Dolly Sods Wilderness
The high-altitude plateau of Dolly Sods is characterized by “flagged” red spruce, wind-carved boulders, heath barrens, grassy meadows and sphagnum bogs, all of which are characteristics of the environment typically found much further north. Many plant communities here are very similar to those found in eastern Canada. The remote mountaintop provides habitat for snowshoe hares, beaver, black bear, timber rattlesnakes and white-tailed deer.
This boundless wilderness includes over 17,000 acres between Grant, Randolph and Tucker counties. Elevations range from 2,500 to over 4,700 feet, making it possible for freezing temperatures to occur any time of the year. Snow can often be expected anytime from October through April, so be sure to properly prepare.
Take Rocky Ridge Trail where some of the best views in the Dolly Sods are exposed for miles over the Canaan Valley. The meadows atop the ridge are filled with blueberries during late summer and fall, perfect for a mid-hike snack. Rohrbaugh Trail is ideal for beginners and leads a leisurely stroll, while Bear Rocks Loop serves up difficult climbs.
Cranberry Glades Botanical Area
The areas of the Cranberry Glades make up the largest ecosystem of bogs, or acidic wetlands, in West Virginia. The ground in a bog is spongy and consists largely of partially-decayed plant material known as peat. A half-mile, wheelchair-accessible boardwalk has been constructed so guests can enjoy the area without disturbing this fragile community.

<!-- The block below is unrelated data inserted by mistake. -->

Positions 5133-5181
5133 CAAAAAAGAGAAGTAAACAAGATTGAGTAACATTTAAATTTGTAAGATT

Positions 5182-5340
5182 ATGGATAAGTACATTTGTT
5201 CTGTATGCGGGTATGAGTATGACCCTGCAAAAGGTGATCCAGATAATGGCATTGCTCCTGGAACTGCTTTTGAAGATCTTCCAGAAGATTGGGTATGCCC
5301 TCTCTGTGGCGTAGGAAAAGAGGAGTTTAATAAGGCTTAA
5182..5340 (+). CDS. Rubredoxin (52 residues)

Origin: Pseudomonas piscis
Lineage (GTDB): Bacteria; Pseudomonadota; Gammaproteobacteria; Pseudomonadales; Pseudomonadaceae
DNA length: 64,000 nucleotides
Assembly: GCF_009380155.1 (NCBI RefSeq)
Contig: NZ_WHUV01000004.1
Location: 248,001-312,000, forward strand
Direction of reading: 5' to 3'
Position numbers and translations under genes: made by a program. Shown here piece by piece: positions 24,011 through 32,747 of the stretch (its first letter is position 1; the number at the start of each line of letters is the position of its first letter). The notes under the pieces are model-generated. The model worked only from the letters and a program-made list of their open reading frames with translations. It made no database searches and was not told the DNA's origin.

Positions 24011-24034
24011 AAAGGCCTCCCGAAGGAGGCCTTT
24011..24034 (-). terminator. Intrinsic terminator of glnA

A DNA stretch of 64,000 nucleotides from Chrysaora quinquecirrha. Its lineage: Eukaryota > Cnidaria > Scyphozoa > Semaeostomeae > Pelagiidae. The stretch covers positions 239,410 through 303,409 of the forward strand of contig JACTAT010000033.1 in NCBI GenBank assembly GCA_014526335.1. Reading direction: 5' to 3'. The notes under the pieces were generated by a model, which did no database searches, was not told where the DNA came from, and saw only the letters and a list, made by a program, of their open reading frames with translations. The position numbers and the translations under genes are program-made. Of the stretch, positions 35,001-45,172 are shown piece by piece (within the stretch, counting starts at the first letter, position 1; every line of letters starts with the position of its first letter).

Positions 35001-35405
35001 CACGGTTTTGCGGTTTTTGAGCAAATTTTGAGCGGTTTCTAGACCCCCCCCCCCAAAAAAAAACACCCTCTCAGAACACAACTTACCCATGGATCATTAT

The boardwalk guides visitors through a landscape of red spruce, yellow birch, hemlocks and more than 60 unique plant species, including wild orchids and carnivorous plants. Along your way, it is likely to spot signs of wild animals. Black bear, northern flying squirrel, American bald eagle, red fox and white-tailed deer are among the residents here.
You can learn more about this unique ecosystem at Cranberry Mountain Nature Center.
The beautiful setting of the Williams River, along with its easy access and healthy stream habitat make it one of the best trout fishing streams in the state. Beginning on Black Mountain in Pocahontas County, this river continues to flow 33 miles west to the Gauley River in Webster County.
The West Virginia Division of Natural Resources stocks roughly 27,000 pounds of trout between January through May, and again in October. Remember that anglers are required to obtain a National Forest stamp, a trout fishing stamp and a fishing license before fishing these scenic waters.
There are 30 separate, rustic campsites located along the Williams River Road, many of which are found close to the river. Each campsite is equipped with a parking spur, picnic table, fire ring, grill, waste receptacle and a lantern hanger. Several campsites also have a tent pad, although all sites are suitable for either tent or trailer camping.
If adventure is your cup of tea, you are in luck—there is no shortage of wild places to discover in West Virginia. Prepare for your ultimate expedition by requesting a FREE Vacation Guide today.Send Me My Free Vacation Guide
This post was last updated on March 24, 2022